For every pitcher, elbow injuries can threaten your career. Tommy John surgery has come a long way since the first procedure, but we still hear about the horror stories of what can happen when the surgery doesn’t work. There’s the tale of former Royals’ uberprospect John Lamb who lost all effectiveness, then we have Daniel Hudson who re-tore his UCL after 12 months of rehab, and the stories go on. John Lackey naturally had concern about going under the knife after the 2011 season, but he was also aware it would be hard for him to do worse than his 6.41 ERA on the year. But Lackey shows a different kind of return from surgery, by regaining his confidence and pitching like he’s back in his mid 20s. And a large reason for his success has been the faulty elbow.
When Lackey came to the Red Sox organization in 2010, they put a large emphasis on learning a cutter. The fascination of the pitch was warranted, as the cutter was becoming a sort of miracle pitch. Lackey started throwing the cutter over 40% of the time after never throwing one in his professional career, and dropped his four seam usage down from 51.1% in 2009 to only 15.2% in 2010-11. But the ramped up use of the pitch didn’t lead to more success, or even the same level of success that brought him his $82.5M contract. His strikeout rate plummeted, walk rate soared and his ERA reached career worst marks. It all lead up to his eventual Tommy John surgery, with a return date set for 2013.
There’s some concern in the baseball industry that increasing cutter use can lead to multiple issues, such as velocity loss and injury. Implying causation from correlation is risky business, and Lackey’s injury may or may not be because of his cutter, but it’s impossible to overlook. To further fuel the fire on the idea, Lackey stopped throwing the same cutter when he came back from surgery. He now throws a hybrid slider-cutter, which gets similar but unique movement from his old slider and cutter.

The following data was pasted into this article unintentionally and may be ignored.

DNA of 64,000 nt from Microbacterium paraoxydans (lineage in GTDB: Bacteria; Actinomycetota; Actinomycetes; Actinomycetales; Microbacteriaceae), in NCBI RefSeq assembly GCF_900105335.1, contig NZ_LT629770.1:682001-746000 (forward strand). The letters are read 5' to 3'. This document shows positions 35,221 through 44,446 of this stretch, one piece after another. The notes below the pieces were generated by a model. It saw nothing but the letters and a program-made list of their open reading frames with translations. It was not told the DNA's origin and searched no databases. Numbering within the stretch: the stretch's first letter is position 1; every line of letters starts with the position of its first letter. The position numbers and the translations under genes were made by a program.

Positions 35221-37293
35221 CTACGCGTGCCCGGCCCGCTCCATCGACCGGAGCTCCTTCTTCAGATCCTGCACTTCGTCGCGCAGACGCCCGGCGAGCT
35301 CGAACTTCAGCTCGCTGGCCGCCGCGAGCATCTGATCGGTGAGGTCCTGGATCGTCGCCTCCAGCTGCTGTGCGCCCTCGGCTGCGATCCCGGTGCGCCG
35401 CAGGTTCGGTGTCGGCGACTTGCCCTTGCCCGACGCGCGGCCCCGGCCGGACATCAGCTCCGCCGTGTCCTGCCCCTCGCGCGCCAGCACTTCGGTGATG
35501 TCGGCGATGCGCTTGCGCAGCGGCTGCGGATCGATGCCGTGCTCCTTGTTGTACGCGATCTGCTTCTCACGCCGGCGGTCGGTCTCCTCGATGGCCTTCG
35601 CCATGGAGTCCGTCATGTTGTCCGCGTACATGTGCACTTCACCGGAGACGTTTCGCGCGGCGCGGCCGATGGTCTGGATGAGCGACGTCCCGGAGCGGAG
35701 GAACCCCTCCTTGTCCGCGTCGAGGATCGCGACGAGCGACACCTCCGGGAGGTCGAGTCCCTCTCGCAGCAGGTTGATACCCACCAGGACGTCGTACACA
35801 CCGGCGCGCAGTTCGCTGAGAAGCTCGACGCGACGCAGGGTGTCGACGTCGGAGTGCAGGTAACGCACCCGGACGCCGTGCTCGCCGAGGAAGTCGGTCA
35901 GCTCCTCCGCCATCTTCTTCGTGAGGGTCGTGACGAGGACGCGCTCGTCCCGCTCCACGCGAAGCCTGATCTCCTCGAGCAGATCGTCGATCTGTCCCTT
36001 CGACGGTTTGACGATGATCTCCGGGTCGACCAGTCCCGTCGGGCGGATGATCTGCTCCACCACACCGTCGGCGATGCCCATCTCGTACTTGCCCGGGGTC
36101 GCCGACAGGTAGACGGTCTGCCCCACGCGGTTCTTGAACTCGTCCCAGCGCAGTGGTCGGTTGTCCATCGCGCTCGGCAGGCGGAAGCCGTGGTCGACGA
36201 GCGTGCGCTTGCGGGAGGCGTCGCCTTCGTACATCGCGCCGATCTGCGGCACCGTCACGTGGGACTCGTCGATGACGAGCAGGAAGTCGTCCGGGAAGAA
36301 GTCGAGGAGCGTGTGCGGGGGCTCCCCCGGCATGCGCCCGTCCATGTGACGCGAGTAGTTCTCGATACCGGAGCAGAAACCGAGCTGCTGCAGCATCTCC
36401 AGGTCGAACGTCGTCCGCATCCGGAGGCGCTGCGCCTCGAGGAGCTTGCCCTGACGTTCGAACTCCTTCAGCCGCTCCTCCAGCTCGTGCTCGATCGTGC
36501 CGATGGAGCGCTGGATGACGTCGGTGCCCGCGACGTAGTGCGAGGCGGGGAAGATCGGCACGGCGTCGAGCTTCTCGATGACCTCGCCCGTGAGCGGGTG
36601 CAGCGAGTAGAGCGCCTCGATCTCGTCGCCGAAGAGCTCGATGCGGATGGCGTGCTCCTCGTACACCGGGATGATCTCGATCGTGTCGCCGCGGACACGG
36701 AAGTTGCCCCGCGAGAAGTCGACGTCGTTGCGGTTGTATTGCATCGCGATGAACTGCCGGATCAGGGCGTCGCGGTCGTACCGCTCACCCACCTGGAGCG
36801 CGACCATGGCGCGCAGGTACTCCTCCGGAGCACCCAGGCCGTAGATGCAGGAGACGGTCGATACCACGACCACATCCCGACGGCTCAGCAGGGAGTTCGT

Here are gifs of Lackey throwing both his slider and cutter pre-surgery in 2011:
You can easily tell the difference between the tight spin of the cutter and the longer, loopy break on the slider. Now take a look at his new pitch that he’s throwing post-surgery:
The break is much different from his other pitches, by turning downwards sharply at the end. This pitch has been huge for him, throwing it 27.2% of the time. He’s enticing hitters to chase the pitch 50.7% of the time, which is helping lead to his 25.2% swinging strike rate, tops in the league. Not only is he getting more strikeouts (21.6%), but Lackey is busting platoon splits that he’s struggled with most of his career. His slider got whacked fora .301 average by lefties before his procedure, and the new slider has it down to .233 in 2013 and only .150 so far this year. He’s pitching to the same success he had earlier in his career, with a strong 3.58 ERA and 3.28 FIP. It’s clear that Lackey’s new pitch is not only being used effectively, but is helping save his career. Even though he’s 35, he’s as effective as ever.